Is Malpractice Coverage From Your Health System Risky?

Brian S. Kern, JD

Disclosures

February 27, 2014

In This Article

A Bad Deal for Doctors?

Healthcare reform has brought many changes -- some good, some bad, but some with effects that are less obvious and which may be far-reaching. Some of these changes could hold potential dangers for physicians.

As doctors enter into contracts with health systems, they've seen that some contracts require them to join that system's self-insured professional liability program (eg, a captive risk-retention group). Physicians need to understand what they're getting into when they agree to this arrangement and should take care to protect themselves.

Is Your Coverage Putting You at Risk?

Most independent physicians in the United States are insured by companies admitted to do business in the state(s) in which the physicians practice. To become admitted, insurance carriers must comply with strict filing and financial requirements. In exchange, most states provide guaranty fund backing, which protects doctors -- to some extent -- if their insurers become insolvent. For example, if an admitted insurance company in New Jersey becomes insolvent, the State Guaranty Fund would provide up to $300,000 in malpractice coverage. This coverage is usually for several years, but it could be indefinitely, because the physician may not be able to replace the coverage.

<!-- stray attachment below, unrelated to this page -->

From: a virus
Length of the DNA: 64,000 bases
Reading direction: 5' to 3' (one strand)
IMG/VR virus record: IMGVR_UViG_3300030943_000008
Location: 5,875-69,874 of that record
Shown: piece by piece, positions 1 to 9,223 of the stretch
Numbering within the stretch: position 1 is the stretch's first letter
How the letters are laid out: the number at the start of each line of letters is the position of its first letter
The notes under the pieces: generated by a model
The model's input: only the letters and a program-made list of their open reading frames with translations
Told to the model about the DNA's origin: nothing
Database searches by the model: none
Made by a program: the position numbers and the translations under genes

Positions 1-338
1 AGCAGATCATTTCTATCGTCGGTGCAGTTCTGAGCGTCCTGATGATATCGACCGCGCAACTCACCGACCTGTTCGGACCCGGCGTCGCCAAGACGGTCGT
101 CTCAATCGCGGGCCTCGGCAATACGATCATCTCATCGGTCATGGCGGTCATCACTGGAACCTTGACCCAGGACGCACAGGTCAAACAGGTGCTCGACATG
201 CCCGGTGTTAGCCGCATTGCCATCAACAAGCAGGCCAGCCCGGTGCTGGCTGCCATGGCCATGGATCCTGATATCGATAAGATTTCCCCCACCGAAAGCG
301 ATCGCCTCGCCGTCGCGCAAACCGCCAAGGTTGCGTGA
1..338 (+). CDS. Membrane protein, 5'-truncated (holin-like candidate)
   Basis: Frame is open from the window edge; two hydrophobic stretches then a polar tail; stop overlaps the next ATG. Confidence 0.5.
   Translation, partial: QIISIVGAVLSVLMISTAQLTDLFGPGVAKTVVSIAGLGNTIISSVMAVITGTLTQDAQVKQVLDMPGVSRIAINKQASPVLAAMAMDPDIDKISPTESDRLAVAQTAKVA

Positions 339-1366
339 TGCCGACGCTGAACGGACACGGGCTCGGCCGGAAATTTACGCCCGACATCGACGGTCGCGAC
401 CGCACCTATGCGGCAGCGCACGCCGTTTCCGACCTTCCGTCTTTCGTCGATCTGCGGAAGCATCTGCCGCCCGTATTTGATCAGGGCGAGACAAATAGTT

But some health systems choose to self-insure in lieu of using admitted carriers. For the health system, it may be less costly -- or even profitable for the captive's owners. However, the downside is that they lose guaranty fund protection. Losing this protection affects the hospital (because the hospital loses its backstop) as well as all covered physicians. Guaranty funds are created to protect those who are insured, not the insurers.

If a health system declares bankruptcy, its self-insured plans may follow suit and physicians can be left entirely uninsured. For example, When St. Vincent's Hospital in New York declared bankruptcy in 2010, physicians covered under its insurance program were forced to pay money into a backup pool or lose coverage altogether.

In light of the financial risks, physicians should assess a system's -- and its insurance program's --- financial condition prior to accepting coverage.

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